Purwita Wijaya Laksmi1, Nur Ainun2, Bambang Setyohadi3, Siti Setiati1, Anna Ariane3, Gunawan Tirtarahardja4
1Division of Geriatric, Department of Internal Medicine, Faculty of Medicine Universitas Indonesia-Dr. Cipto Mangunkusumo General Hospital, Jakarta-, Indonesia
2Department of Internal Medicine, Faculty of Medicine Universitas Indonesia-Dr. Cipto Mangunkusumo General Hospital, Jakarta-, Indonesia.
3Division of Rheumatology, Department of Internal Medicine, Faculty of Medicine Universitas Indonesia-Dr. Cipto Mangunkusumo General Hospital, Jakarta-, Indonesia.
4Osteoporosis Center, Medistra Hospital, Jakarta-, Indonesia.
Objective: Frailty syndrome is commonly seen in geriatric patients. In this study, we investigated the association between the muscle mass index and physical frailty in elderly outpatients. Materials and Methods: A cross-sectional study was conducted among elderly patients (≥60 years old) from the Geriatric Clinic of the Dr. Cipto Mangunkusumo Hospital in Jakarta, Indonesia, from April to June 2018. Each subject underwent anthropometric measurements, a frailty evaluation using the Cardiovascular Health Study questionnaire, and lean mass measurements using dual-energy X-ray absorptiometry. The appendicular lean mass (ALM) measurement was adjusted by the height squared (ALM/ht2) and by the body mass index (ALM/BMI) to indicate the muscle mass index. Results: The proportions of the frail, prefrail, and robust patients were 29.17%, 58.33%, and 12.5%, respectively. There was a significant difference in the ALM/ht2 values between the frail and nonfrail (prefrail and robust) patients (6.54 [1.01] kg/m2 vs. 7.03 [0.91] kg/m2, P = 0.01), but not in the ALM/BMI values. No significant association was observed between frailty and the muscle mass index. Multivariate analysis indicated that the frailty status was significantly associated with the nutritional status (odds ratio [OR] = 3.67, 95% confidence interval [CI] = 1.59–8.49) and functional status (OR = 4.94, 95% CI = 2.01–11.75). Conclusion: Physical frailty was not significantly associated with the muscle mass index, but it was associated with the nutritional and functional statuses.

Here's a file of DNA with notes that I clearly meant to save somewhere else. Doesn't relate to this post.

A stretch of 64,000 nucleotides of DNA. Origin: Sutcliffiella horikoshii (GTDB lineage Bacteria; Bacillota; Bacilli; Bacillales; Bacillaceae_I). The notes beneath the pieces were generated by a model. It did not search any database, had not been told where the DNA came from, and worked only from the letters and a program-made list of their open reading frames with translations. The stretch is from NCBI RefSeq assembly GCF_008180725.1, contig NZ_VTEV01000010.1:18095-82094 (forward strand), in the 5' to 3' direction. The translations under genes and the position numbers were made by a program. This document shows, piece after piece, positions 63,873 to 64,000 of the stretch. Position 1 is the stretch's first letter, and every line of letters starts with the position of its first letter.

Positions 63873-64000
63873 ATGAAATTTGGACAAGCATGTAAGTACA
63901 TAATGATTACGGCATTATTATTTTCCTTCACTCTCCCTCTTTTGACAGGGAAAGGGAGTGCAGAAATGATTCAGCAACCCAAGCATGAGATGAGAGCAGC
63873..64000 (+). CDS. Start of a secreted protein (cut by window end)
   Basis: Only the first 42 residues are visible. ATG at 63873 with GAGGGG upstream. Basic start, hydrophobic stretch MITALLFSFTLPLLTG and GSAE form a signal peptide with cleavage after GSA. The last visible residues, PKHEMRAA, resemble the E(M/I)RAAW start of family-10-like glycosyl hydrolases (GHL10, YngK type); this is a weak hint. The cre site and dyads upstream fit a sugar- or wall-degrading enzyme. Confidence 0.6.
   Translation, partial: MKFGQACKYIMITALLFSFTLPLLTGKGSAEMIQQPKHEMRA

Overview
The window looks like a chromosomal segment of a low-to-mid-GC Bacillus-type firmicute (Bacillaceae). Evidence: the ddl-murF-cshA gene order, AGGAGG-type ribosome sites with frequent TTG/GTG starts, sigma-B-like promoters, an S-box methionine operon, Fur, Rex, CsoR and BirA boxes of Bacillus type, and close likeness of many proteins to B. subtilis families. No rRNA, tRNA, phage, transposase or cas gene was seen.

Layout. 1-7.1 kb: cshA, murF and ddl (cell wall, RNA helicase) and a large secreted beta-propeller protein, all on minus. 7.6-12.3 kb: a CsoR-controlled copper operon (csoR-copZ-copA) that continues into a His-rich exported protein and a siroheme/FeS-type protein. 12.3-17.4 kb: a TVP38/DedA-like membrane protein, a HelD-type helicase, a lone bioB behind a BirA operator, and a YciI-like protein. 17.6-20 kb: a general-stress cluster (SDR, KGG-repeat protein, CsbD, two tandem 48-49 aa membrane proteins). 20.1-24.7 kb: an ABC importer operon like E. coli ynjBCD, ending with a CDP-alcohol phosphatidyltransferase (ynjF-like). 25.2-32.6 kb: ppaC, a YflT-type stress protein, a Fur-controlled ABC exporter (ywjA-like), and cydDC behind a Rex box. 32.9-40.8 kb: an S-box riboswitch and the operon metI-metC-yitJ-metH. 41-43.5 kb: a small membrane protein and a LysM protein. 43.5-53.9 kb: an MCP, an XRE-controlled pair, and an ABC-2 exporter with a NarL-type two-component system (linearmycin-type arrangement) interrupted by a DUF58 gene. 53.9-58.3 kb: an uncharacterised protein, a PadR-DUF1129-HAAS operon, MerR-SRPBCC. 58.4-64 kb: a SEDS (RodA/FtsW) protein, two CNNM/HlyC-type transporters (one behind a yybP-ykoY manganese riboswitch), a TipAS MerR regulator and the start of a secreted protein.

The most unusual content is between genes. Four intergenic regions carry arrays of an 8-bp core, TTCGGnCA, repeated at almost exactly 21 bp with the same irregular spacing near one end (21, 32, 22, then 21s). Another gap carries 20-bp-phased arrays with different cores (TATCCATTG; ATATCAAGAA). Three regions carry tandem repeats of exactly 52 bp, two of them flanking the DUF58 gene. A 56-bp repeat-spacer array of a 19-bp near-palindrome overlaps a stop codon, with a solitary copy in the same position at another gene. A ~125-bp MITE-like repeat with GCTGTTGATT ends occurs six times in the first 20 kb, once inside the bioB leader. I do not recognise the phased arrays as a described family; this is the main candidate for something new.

Keywords: Appendicular lean mass, elderly, muscle mass index, physical frailty.